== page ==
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THE BIRMINGHAM DISTRICT.
The Birmingham district-Industrial history-Obstacles and inducements to immigration-Households studied-Members of households for whom detailed information was secured-Employees for whom information was secured-[Text Tables 654 to 658 and General Tables 375 to 377].
THE BIRMINGHAM DISTRICT.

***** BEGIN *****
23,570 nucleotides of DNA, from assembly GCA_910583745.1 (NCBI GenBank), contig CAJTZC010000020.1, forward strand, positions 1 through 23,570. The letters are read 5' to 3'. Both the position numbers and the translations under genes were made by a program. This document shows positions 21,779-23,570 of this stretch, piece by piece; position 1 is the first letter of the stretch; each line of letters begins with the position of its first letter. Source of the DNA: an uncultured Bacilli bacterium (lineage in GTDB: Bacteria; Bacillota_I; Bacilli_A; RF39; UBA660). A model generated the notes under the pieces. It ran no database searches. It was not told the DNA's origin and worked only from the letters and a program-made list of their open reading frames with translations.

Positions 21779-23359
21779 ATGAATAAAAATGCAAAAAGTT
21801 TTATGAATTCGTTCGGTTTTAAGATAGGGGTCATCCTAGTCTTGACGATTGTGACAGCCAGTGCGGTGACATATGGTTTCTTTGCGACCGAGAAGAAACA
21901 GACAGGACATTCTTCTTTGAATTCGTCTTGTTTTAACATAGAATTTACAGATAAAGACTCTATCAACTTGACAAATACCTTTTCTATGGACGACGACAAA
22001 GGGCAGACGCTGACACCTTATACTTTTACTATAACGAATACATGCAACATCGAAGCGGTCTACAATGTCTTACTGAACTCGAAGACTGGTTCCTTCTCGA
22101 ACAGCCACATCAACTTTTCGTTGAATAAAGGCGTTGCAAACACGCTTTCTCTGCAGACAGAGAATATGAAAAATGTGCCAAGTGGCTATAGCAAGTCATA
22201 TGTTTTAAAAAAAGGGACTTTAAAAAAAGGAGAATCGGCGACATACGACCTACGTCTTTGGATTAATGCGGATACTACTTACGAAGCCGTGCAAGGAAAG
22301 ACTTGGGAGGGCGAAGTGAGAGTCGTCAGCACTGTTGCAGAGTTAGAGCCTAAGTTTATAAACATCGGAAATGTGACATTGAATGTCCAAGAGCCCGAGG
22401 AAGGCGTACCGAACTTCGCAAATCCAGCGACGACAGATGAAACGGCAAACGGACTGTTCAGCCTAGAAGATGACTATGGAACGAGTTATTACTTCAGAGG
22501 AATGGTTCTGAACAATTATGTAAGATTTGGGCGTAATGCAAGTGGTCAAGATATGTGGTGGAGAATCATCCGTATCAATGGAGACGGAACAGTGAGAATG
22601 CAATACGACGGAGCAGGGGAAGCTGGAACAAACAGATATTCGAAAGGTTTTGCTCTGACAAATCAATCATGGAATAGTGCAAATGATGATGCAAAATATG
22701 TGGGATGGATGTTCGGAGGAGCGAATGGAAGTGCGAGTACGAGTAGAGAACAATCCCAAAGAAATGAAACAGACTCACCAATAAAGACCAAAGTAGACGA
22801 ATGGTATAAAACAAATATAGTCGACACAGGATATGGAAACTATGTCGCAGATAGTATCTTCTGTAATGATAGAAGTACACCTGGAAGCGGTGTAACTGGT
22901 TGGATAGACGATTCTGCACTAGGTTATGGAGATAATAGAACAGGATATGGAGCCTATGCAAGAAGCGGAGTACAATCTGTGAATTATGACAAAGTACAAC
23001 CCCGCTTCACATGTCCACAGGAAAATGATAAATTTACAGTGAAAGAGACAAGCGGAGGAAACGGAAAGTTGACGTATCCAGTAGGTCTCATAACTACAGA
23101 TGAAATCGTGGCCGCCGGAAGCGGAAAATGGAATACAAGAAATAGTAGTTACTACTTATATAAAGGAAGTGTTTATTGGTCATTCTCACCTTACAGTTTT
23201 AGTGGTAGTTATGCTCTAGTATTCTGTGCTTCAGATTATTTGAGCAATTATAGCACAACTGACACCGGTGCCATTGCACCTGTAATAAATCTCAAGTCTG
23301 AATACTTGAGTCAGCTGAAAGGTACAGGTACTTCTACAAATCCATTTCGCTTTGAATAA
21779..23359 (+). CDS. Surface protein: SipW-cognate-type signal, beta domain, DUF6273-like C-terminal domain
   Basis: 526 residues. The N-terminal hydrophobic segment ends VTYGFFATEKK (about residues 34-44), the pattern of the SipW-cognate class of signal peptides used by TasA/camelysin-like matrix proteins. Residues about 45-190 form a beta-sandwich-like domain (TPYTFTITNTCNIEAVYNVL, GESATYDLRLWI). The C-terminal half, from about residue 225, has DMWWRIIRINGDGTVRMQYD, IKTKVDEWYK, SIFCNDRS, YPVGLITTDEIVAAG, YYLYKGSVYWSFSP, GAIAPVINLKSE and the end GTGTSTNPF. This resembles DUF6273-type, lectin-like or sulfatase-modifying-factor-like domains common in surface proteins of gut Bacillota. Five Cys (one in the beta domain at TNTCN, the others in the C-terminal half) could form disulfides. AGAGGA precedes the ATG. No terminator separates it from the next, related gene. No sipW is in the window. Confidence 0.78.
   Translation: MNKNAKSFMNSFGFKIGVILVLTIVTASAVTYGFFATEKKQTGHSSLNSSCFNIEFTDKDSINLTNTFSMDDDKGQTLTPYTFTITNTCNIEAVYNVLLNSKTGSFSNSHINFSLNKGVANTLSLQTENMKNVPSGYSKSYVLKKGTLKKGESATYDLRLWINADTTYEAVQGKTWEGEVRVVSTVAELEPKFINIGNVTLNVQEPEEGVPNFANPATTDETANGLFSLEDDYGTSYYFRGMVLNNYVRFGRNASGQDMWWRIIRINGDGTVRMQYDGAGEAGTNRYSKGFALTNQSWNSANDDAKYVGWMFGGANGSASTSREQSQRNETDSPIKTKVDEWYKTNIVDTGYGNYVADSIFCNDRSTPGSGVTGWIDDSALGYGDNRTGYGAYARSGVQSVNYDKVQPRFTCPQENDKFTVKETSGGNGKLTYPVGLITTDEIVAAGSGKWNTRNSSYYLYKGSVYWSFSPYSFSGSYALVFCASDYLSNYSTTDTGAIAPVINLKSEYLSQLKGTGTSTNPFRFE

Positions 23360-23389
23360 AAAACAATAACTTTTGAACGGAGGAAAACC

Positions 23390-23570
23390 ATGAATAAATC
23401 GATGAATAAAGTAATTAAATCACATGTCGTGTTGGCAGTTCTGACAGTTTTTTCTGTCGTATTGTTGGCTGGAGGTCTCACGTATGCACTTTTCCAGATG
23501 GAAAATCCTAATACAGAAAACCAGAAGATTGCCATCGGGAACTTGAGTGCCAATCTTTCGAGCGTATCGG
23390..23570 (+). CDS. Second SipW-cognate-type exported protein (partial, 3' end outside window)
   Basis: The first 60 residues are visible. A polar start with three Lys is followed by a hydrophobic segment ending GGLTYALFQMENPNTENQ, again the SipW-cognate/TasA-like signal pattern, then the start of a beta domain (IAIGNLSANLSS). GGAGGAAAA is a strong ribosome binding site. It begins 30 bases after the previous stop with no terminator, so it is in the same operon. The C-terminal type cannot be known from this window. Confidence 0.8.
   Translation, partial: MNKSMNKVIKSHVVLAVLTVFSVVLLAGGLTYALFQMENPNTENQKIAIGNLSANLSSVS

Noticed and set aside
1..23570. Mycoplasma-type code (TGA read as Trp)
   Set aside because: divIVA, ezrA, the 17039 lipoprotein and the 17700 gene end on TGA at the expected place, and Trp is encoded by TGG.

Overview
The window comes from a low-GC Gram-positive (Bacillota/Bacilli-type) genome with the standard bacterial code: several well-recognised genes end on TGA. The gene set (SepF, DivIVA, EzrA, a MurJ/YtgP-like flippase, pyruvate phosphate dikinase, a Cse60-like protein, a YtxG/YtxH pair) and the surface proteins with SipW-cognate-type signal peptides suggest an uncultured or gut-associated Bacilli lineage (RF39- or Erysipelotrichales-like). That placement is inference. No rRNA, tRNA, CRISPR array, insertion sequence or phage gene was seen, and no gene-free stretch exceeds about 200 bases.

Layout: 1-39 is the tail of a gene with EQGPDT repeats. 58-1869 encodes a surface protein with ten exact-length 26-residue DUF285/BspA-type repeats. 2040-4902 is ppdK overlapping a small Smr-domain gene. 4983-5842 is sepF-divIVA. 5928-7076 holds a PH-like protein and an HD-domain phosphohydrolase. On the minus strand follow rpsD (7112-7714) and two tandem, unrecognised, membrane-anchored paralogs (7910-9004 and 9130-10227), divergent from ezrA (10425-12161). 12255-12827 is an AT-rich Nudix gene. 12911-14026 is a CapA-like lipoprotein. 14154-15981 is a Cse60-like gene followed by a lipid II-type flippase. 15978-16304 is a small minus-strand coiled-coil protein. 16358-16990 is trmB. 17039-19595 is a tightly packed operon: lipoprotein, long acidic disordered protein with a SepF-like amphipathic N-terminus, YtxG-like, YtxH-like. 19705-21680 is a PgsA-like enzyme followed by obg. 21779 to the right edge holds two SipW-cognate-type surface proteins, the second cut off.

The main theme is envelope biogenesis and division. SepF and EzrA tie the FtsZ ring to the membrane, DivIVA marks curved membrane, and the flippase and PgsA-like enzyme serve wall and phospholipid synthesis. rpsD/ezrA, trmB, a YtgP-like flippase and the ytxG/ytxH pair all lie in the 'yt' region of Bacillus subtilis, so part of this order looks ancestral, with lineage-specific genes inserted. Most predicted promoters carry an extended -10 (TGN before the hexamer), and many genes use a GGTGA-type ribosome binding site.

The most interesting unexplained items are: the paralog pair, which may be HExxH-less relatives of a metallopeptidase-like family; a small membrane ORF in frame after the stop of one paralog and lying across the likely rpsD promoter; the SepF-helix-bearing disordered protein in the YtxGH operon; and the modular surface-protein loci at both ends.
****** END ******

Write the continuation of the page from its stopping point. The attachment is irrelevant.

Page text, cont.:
What is known as the Birmingham district includes the counties of Jefferson, Walker, and Bibb in the State of Alabama. The district is included in the Cahaba district, according to the geologic classification, so named because it is in the basin drained by the Cahaba River. It is by far, taking into consideration the coal and iron-ore mining and the iron and steel production, the most important coal, iron, and steel center of the South. Alabama as a State ranks fifth in the production of coal, and 90 per cent of the total coal output of the State is from the territory included in the Birmingham district. The district includes the city of Birmingham, the smaller cities of Ensley and Bessemer, and numerous towns and villages. Ensley has recently been annexed to Birmingham, together with several other nearby towns and communities, so that the city proper takes in a large part of the closely settled section of the district. For the most part the surrounding towns and villages are communities which are growing up around coal and ore mines and the various iron and steel plants. With the exception of the original city of Birmingham, they are purely industrial settlements, and there is a growing tendency to develop into a large industrial community with the business and shopping center in old Birmingham and the industrial sections wherever the plants and mines may be located.